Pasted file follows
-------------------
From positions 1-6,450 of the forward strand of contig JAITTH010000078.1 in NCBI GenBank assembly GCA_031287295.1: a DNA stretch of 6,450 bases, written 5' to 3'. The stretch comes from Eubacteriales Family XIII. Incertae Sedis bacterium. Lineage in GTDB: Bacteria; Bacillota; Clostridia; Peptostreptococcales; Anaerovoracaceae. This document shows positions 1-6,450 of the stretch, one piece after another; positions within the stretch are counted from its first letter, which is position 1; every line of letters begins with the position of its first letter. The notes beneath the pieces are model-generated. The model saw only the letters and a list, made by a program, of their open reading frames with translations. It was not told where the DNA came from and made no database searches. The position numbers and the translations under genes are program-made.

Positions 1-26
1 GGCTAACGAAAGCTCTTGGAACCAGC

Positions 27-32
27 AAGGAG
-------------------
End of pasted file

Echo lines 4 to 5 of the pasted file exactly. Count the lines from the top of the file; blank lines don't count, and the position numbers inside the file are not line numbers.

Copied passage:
Positions 27-32
27 AAGGAG